4.4. Spatial 744 member steel frame The last test problem considered in this study is the weight minimization of the unbraced spatial steel frame shown in Fig. 13, including 744 elements connected by 315 joints. Considering structural symmetry and practical fabrication requirements, members can be divided in 16 groups. Fig. 13(a)–(d) show side, plan and 3D views of the structure and clarify member grouping. This space frame was optimized by Hasançebi et al. [36] using Adaptive Harmony Search (AHS) which was then compared with standard HS, simple GA, PSO, ACO and Tabu Search. Cross sections of columns can be selected from the complete W-shape proﬁle list

M.R. Maheri, M.M. Narimani / Computers and Structures 136 (2014) 78–89

87

Fig. 13. Schematic of the spatial 744 member steel frame: (a) side view (x–z plane); (b) side view (y–z plane); (c) 3D view; (d) plan view [36].

Table 8 Wind forces acting on the spatial 744 member steel frame. Floor number

1 2 3 4 5 6 7 8

Windward

Leeward

lb/ft

kN/m

lb/ft

kN/m

140.64 171.44 192.49 208.98 222.74 234.65 245.22 127.38

0.63 0.76 0.86 0.93 0.99 1.04 1.09 0.57

159.22 159.22 159.22 159.22 159.22 159.22 159.22 79.61

0.71 0.71 0.71 0.71 0.71 0.71 0.71 0.36

with a standard deviation of 2103.7 lb. The best design is listed in Table 9 and compared with the other meta-heuristic solutions obtained by Hasançebi et al. [36]. It can be seen that the proposed EHS algorithm found exactly the best solution indicated in [36]

for adaptive HS. However, the present algorithm was considerably faster than AHS as it required only 4743 structural analyses vs. the 50,000 analyses declared in [36] for both standard and adaptive HS algorithms (see convergence curves shown in Fig. 14). Convergence curves relative to the best design and the average design are compared in Fig. 15. Since convergence histories deviated at most by about 15%, the proposed EHS algorithm can again be considered robust enough. The HS algorithm internal parameters inﬂuence the optimization results. A sensitivity study was carried out to investigate the effect of HMCR and PAR parameters on the results of the spatial steel frame problem. Table 10 analyzes the sensitivity of the proposed algorithm to internal parameters HMCR and PAR. It can be seen that the best performance was achieved for HMCR = 0.8 and PAR ranging from 0.38 to 0.45, respectively. Remarkably, the EHS algorithm successfully converged to a feasible design in all of the independent optimization runs carried out for each test problem.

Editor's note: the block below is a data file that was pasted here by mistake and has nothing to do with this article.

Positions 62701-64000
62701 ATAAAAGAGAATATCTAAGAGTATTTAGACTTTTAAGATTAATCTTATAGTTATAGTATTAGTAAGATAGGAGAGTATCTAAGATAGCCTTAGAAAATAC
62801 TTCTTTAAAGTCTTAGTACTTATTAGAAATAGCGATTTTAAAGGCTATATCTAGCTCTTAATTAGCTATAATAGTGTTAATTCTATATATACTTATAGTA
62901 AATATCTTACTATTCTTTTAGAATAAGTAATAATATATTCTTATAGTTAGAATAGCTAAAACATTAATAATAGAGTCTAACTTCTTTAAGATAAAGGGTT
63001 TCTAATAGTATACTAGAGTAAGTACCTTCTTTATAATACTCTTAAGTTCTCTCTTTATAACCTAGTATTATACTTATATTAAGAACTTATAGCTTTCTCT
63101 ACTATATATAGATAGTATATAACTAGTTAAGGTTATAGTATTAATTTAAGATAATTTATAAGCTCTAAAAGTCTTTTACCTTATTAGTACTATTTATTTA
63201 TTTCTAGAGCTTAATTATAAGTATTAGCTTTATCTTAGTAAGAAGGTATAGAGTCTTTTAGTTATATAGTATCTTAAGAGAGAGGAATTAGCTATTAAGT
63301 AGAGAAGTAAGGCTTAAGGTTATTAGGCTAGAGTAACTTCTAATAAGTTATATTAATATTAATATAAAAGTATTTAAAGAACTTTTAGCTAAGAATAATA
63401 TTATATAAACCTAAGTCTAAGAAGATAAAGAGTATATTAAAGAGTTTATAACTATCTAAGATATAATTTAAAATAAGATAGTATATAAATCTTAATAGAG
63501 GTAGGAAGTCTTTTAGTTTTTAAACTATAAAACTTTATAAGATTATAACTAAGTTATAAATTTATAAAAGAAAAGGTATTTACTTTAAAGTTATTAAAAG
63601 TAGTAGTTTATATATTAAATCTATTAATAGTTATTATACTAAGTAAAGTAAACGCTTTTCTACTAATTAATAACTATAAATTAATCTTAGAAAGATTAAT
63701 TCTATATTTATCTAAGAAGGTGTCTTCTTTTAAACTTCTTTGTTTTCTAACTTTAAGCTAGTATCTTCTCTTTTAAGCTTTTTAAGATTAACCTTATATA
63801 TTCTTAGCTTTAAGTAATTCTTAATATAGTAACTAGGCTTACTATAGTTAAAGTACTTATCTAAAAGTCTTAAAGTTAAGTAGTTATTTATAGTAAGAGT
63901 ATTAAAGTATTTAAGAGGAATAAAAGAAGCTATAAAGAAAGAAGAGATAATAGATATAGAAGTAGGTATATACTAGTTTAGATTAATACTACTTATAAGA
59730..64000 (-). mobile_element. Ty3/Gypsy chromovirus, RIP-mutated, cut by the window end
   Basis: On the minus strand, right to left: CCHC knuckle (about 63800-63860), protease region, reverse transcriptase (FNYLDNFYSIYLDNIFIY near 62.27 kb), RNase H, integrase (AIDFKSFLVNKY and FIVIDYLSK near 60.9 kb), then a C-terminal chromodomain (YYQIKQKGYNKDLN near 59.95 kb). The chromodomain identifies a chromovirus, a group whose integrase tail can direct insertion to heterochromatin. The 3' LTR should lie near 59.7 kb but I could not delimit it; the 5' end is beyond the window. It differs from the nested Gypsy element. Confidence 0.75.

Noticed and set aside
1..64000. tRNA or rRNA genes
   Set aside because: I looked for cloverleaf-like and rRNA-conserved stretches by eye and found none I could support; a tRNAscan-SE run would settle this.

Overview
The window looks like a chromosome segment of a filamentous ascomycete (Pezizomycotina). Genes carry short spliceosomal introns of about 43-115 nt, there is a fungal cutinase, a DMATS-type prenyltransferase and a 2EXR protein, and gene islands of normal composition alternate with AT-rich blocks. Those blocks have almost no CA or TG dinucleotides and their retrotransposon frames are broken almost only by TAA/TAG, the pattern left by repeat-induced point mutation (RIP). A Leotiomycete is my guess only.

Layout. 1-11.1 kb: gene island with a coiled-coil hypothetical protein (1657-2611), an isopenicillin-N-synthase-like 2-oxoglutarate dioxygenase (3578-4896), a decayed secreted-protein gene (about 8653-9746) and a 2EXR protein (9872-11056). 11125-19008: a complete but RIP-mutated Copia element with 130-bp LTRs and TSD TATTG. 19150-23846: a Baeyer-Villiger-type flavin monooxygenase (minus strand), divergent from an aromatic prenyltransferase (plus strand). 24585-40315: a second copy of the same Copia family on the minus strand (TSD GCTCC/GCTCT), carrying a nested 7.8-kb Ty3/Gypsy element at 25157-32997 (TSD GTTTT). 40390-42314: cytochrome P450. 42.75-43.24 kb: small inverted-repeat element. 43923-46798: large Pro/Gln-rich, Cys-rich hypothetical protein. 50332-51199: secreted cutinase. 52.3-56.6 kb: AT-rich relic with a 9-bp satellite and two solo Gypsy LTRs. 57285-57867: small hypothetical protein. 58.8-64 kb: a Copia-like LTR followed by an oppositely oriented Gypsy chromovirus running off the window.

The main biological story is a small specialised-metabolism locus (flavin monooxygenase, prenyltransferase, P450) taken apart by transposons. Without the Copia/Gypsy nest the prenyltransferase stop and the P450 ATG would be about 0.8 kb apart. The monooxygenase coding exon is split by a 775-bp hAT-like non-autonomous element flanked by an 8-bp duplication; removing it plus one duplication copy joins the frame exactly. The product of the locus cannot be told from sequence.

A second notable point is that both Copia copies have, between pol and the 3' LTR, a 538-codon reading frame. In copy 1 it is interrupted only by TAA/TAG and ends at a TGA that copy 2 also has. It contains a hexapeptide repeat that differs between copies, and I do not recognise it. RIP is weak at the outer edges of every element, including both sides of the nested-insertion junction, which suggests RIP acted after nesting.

88

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Table 9 Optimum results obtained for the spatial 744 member steel frame problem. Group No.

Simple GA [36]

PSO [36]

ACO [36]

Tabu search [36]

HS [36]

Adaptive HS [36]

EHS (this study)

1 2 3 4 5 6 7 8 9 10 11 12 13 14 15 16 Weight (lb) Number of analyses

W24X68 W14X120 W8X21 W21X44 W12X65 W12X79 W14X26 W16X26 W8X35 W12X72 W14X26 W14X22 W8X35 W8X35 W8X21 W18X35 424076.52 –

W14X99 W14X99 W8X18 W21X44 W14X48 W14X90 W16X31 W14X26 W8X31 W14X90 W8X18 W16X26 W8X31 W8X31 W8X18 W14X22 412200.98 –

W12X72 W14X109 W14X22 W18X40 W10X49 W12X87 W12X26 W16X26 W12X35 W12X72 W14X22 W16X26 W10X39 W8X35 W8X21 W10X22 405441.65 –

W8X35 W14X145 W16X26 W18X35 W8X24 W14X90 W14X22 W18X35 W10X54 W12X53 W6X20 W16X26 W8X24 W8X40 W8X18 W14X26 401647.84 –

W12X79 W14X132 W14X22 W16X36 W12X72 W12X87 W14X22 W16X26 W16X40 W12X65 W14X22 W16X26 W16X36 W8X35 W10X22 W14X22 420177.57 50,000